Perfect moments help Man City and Real Madrid set up thrilling encore

Kevin De Bruyne fired in one of two wonder goals in the semi-final  (EPA)
Kevin De Bruyne fired in one of two wonder goals in the semi-final (EPA)

Two perfect strikes, that would have been great enough to crown any European champions, but instead serve as the perfect set-up for the second leg. That was the overriding sense as Manchester City came back from 1-0 down to claim a 1-1 draw at Real Madrid.

It was an absorbing game, elevated by two goals of the highest quality, but the feeling was it was just getting going as it ended. It is instead only halfway, for a match that could well decide almost everything this season - and certainly the competition that means more than anything else.

Real Madrid can perhaps be slightly frustrated that they didn’t claim a killer second goal when City seemed there for the taking. It was uncharacteristic, and left them open to what they often do to everyone else in Europe, but not as uncharacteristic as how the game went for Pep Guardiola’s side. This was only the first time since April 1 that they were behind in a game. While it may not have been their best performance in that time, the fortitude shown might be just as important to finally winning this Champions League that the Abu Dhabi project so desires.

It is the knowledge of such greater powers in the game which has so fired this version of Madrid, and defined their last half-decade, but that’s not quite the case with Carlo Ancelotti. He has his own ways, especially since he also has the record for most Champions League that Guardiola so desires.

That did weigh over this match.

As tends to happen in games on this stage, and especially when the main cast have now met so often, there are echoes of so many previous nights.

Ancelotti had tried this exact approach against Guardiola before. It was on the way to his third Champions League, and Madrid’s 10th, as they sought to limit space for a technically superior Bayern Munich but only around their own box. Ancelotti was prepared to cede plenty of the pitch beyond, which again left a Guardiola team with so much possession, but only because it also allowed his fast players so much space to run into.

City dominated possession but Vinicius Jr’s stunning strike gave Real the lead (REUTERS)
City dominated possession but Vinicius Jr’s stunning strike gave Real the lead (REUTERS)

Madrid won that match 1-0, getting the vital touch when Guardiola’s team had so many passes.

Now, Ancelotti has even faster players, and more of them. It is one of the most striking elements of this iteration of Madrid. They have so many immensely promising players, who can eat up 80 yards of the pitch in no time. It means they can go from defending to devastating in seconds.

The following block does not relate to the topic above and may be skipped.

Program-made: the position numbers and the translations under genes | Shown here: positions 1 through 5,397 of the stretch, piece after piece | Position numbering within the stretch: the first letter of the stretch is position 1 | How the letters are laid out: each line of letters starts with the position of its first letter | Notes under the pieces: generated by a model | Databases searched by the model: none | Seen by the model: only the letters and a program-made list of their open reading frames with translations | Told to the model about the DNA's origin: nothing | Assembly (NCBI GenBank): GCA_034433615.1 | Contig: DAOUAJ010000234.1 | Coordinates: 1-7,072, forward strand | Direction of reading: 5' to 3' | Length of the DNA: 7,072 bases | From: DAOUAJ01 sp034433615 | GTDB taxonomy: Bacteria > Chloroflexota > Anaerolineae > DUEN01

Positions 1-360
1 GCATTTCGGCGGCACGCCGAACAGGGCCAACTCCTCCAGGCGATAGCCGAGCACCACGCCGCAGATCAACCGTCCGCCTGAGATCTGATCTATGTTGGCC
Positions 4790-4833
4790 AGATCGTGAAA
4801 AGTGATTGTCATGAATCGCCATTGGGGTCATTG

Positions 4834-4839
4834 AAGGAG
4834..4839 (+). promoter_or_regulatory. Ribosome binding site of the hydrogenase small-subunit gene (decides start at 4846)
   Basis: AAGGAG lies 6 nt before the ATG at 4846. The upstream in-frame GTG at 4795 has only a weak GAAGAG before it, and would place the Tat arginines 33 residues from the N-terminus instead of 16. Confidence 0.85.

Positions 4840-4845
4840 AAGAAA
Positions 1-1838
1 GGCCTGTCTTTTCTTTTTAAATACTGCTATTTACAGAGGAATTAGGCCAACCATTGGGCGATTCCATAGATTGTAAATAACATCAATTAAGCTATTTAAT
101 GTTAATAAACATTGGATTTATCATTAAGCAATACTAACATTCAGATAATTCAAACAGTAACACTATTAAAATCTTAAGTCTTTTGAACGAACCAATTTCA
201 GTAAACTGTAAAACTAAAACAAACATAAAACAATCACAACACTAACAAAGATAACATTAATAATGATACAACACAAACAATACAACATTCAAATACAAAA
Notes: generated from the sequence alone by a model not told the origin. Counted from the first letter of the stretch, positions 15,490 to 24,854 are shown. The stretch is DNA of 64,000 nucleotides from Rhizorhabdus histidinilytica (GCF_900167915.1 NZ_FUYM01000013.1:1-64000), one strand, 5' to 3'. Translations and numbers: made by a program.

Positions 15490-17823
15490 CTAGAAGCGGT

Chief among them is Vinicius Jr, who by this point has long gone from “promising” to perhaps the most effective player in world football, perhaps the best.

The goal was another great illustration of this, as well as a glorious combination of so many different qualities.

There was first of all the divine and deft touch under pressure that was Luka Modric’s pass to Eduardo Camavinga. It was one of those moments that in the instant felt innocuous but actually did so much in one individual move. Modric both released the pressure and released Camavinga. The French international, here as a left-back but potentially one of the best midfielders in the world, just thundered up the pitch in the manner Madrid see as their future.

The actual moment was something else. Vinicius let the ball run across him and, with one touch without breaking stride, almost broke the net with a strike that soared into the corner.

Its impact was all the greater since it had come out of City’s best spell of the game for some time. So it was for the next goal, except this was the reverse. Kevin De Bruyne scored a ludicrously good goal out of Madrid’s best spell. It is another difference from that 2014 match, too. If Ancelotti now has more faster players, Guardiola has better ones, not least the Belgian.

De Bruyne’s strike matched Vinicius’ in its brilliance (REUTERS)
De Bruyne’s strike matched Vinicius’ in its brilliance (REUTERS)

Before then, Madrid had actually sought to replicate their city rivals at Atletico Madrid last season by rattling Jack Grealish. Dani Carvajal shockingly barged him into the advertising hoardings, before Toni Kroos brutally cut him down in midfield.

Madrid were really embracing this approach. It ensured they maybe got more of a hold of it than they expected. They were in full control in the 20 minutes before De Bruyne’s equaliser, and sensing the game was there to be killed. Unusually for Madrid, though, they couldn’t quite manage it. They instead felt the impact of what they frequently do to English sides.

Out of nothing, De Bruyne produced a shot that had everything behind it.

There was maybe a bit more to it than that since he and Rodri had repeatedly tried to catch Thibaut Courtois out from distance. This proved the logic.

The game immediately became one governed by emotions, end to end, both sides probably content to take the draw but neither yet willing to accept it. That meant Federico Valverde destroying the City left side with one luscious turn, with Grealish then matching him through the middle - and the otherwise quiet Erling Haaland racing ahead dangerously - only for Antonio Rudiger to robustly block him and celebrate doing so.

By that point, it felt like the tie was only getting going, and it could have done with a half-hour more.

There will be at least 90 minutes to come on Wednesday, and it could decide the season.